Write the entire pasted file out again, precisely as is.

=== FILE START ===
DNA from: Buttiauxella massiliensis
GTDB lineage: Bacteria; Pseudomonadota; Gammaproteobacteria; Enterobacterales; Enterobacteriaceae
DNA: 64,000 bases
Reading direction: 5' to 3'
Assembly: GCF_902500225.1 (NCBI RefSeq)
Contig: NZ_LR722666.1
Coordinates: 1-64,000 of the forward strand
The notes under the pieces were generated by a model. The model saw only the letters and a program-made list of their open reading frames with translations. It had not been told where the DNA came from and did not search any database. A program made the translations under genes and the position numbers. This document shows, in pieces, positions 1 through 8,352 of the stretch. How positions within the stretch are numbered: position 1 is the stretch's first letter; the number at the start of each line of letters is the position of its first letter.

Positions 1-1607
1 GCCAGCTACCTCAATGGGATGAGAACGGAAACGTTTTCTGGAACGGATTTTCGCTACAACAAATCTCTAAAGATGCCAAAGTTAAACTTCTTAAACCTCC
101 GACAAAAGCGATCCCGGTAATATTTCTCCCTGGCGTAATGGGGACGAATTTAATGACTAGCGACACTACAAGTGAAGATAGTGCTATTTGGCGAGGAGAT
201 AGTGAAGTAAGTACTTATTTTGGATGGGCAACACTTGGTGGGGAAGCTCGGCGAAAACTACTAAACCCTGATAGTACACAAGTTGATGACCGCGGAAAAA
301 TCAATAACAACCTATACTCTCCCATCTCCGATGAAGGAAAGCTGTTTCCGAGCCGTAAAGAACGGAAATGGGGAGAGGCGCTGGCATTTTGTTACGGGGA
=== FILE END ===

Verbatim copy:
DNA from: Buttiauxella massiliensis
GTDB lineage: Bacteria; Pseudomonadota; Gammaproteobacteria; Enterobacterales; Enterobacteriaceae
DNA: 64,000 bases
Reading direction: 5' to 3'
Assembly: GCF_902500225.1 (NCBI RefSeq)
Contig: NZ_LR722666.1
Coordinates: 1-64,000 of the forward strand
The notes under the pieces were generated by a model. The model saw only the letters and a program-made list of their open reading frames with translations. It had not been told where the DNA came from and did not search any database. A program made the translations under genes and the position numbers. This document shows, in pieces, positions 1 through 8,352 of the stretch. How positions within the stretch are numbered: position 1 is the stretch's first letter; the number at the start of each line of letters is the position of its first letter.

Positions 1-1607
1 GCCAGCTACCTCAATGGGATGAGAACGGAAACGTTTTCTGGAACGGATTTTCGCTACAACAAATCTCTAAAGATGCCAAAGTTAAACTTCTTAAACCTCC
101 GACAAAAGCGATCCCGGTAATATTTCTCCCTGGCGTAATGGGGACGAATTTAATGACTAGCGACACTACAAGTGAAGATAGTGCTATTTGGCGAGGAGAT
201 AGTGAAGTAAGTACTTATTTTGGATGGGCAACACTTGGTGGGGAAGCTCGGCGAAAACTACTAAACCCTGATAGTACACAAGTTGATGACCGCGGAAAAA
301 TCAATAACAACCTATACTCTCCCATCTCCGATGAAGGAAAGCTGTTTCCGAGCCGTAAAGAACGGAAATGGGGAGAGGCGCTGGCATTTTGTTACGGGGA